Treating Chronic Pain as a Disease, Not a Symptom
The treatment of chronic pain has significantly improved over the last decade. Common types of chronic pain include back pain, headaches, arthritis, cancer pain, and pain from injury to nerves (called neuropathic pain).
The old thinking: Rely on narcotics for treating severe pain despite their side effects and the potential for addiction, or avoid use of these medications and indicate to patients that there is not a great deal to offer them.
The new thinking:
Make all efforts to diagnose and treat any underlying causes of pain.
Treat chronic pain as a disease, not merely a symptom.
Use a team approach, with pain specialists determining which patients need which types of help.
Involve patients in their treatment and teach them to help themselves.
Fifth 'vital' sign
Among those calling for pain-treatment standards is the Veterans Health Administration (VHA). In 1998, the VHA adopted pain as a fifth vital sign to be "measured" along with blood pressure, heart rate, breathing rate, and temperature.
Countless diseases can cause chronic pain. Some of the major offenders are arthritis (including arthritis of the spine), cancer, peripheral neuropathy (a condition of the nerves to the extremities), complex regional pain syndrome (a chronic pain condition that can arise after a seemingly minor injury), sickle cell anemia, and shingles (usually from postherpetic neuralgia, a potential complication of shingles). Chronic low back pain and headache are 2 of the most common forms of persistent pain.
When is pain considered "chronic"? It's chronic when it extends beyond the expected healing period, and affects a person's level of function and quality of life.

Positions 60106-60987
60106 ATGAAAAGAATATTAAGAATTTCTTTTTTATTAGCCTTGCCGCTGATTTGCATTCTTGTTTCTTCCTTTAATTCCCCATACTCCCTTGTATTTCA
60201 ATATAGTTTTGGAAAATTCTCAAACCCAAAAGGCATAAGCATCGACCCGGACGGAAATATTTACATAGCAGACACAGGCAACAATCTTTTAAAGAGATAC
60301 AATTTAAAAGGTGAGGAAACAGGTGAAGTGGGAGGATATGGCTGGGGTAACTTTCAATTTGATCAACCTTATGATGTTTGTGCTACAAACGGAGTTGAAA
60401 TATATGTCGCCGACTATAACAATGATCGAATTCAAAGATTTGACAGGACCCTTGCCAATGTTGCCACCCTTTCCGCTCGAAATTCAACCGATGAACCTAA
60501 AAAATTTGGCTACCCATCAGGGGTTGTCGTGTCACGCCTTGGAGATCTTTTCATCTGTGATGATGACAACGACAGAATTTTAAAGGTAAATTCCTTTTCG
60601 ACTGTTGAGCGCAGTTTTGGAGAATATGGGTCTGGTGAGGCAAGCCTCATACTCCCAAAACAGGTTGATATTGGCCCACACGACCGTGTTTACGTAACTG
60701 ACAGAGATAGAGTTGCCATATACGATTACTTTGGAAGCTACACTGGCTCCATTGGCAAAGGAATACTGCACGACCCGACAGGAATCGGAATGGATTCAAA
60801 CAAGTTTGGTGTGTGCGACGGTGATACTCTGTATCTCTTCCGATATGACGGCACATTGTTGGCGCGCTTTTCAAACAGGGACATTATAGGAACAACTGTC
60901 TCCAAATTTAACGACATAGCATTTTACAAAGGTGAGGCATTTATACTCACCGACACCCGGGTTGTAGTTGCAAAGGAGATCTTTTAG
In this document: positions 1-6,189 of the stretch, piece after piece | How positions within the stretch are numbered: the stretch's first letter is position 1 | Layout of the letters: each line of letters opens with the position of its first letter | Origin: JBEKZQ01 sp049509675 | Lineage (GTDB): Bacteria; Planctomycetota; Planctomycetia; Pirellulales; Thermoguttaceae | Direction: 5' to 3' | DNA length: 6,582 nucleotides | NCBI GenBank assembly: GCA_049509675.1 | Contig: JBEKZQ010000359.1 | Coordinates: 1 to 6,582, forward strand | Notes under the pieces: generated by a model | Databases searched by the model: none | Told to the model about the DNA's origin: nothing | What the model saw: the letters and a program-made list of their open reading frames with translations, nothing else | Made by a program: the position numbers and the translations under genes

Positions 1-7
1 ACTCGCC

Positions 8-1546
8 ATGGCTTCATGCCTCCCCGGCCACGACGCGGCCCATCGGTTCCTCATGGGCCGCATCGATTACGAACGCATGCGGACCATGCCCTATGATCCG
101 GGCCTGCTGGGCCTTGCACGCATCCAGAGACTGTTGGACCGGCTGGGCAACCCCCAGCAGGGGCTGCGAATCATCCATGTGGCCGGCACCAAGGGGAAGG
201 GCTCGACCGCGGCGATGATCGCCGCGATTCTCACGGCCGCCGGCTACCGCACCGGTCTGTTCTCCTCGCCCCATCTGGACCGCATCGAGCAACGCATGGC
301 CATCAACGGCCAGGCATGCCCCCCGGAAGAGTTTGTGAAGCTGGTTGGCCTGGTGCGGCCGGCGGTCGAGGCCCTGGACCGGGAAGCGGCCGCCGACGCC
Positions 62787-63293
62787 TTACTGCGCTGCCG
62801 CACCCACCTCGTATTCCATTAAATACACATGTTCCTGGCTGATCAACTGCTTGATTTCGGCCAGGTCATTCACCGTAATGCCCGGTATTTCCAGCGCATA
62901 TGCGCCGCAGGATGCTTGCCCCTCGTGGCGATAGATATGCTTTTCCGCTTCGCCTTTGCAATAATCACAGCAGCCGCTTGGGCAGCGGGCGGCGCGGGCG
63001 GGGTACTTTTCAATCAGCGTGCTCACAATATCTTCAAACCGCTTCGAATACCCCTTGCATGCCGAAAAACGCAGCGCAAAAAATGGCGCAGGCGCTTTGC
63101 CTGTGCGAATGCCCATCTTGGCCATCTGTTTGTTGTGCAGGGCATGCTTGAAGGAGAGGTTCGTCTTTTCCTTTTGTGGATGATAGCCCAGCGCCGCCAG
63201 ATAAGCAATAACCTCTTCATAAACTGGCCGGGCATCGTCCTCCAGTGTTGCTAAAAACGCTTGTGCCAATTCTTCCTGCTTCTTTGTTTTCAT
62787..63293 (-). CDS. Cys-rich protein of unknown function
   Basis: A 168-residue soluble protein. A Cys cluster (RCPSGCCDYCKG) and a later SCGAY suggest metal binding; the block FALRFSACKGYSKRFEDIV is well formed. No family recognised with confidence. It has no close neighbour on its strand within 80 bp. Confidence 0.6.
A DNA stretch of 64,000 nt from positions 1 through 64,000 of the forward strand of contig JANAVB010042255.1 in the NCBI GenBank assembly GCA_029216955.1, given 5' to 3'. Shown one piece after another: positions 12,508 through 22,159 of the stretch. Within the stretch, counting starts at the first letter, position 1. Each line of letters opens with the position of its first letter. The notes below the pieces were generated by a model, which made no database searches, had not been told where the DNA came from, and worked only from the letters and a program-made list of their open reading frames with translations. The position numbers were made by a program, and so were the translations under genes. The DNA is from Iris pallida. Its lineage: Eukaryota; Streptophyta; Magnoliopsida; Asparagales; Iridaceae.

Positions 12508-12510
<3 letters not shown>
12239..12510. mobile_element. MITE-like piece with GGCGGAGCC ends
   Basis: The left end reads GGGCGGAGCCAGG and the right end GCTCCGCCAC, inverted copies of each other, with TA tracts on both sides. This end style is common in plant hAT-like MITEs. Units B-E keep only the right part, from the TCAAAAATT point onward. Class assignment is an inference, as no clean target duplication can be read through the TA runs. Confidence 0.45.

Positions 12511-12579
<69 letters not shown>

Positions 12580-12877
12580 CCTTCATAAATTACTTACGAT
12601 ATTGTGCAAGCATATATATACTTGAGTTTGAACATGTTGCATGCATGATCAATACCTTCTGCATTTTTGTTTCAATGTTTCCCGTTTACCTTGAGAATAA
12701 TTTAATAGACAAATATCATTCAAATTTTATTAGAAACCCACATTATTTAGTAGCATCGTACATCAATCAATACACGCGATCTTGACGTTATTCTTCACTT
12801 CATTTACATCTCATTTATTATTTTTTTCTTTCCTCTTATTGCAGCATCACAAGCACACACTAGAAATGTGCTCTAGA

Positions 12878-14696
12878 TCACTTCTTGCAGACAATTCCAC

"Normal" pain benefits us by acting as a warning. Acute chest pain, for instance, can signal a heart attack. When pain is chronic it no longer is warning of an underlying problem and no longer serves a real purpose.
Measuring pain is not as clear-cut as taking someone's temperature. Treatment, too, requires specialized training.
Are you in pain?
Communication is vital in treating chronic pain, but it's not just communication between doctor and patient that's important. Communication among doctors is essential. One trend in the treatment of pain is teaching patients how to help control their pain.
Experts offer patients these tips:
Be consistent in explaining your pain.
Be specific about where it hurts and exactly how it feels.
Describe what, if anything, brings on the pain, makes it worse or makes it better.
Choices in treatment
To treat chronic pain, patients may need several professionals using several approaches. Research has found that the most successful pain treatment combines a broad range of medical, physical, and behavioral therapies. The goal of treatment is optimal pain control, improved function, and improved quality of life.
Pain treatment generally falls into these categories:
Medication. This ranges from acetaminophen to narcotics (such as morphine) and other adjuvant (supplemental) pain medications designed to treat inflammation and nerve damage. For some patients, injection therapies can be very effective.
Surgery. Surgery, for example, can ease the pressure that vertebral discs place on spinal nerves. Surgery may be used to implant a pump to deliver medication directly to the spinal cord.
Alternative treatment. This includes a variety of physical and behavioral approaches that range from acupuncture to massage therapy.
Behavior/cognitive therapy. Approaches to help manage pain, including meditation and yoga.
Lifestyle changes. For example, quitting smoking and getting a good night's sleep can be an important component of a chronic pain treatment plan.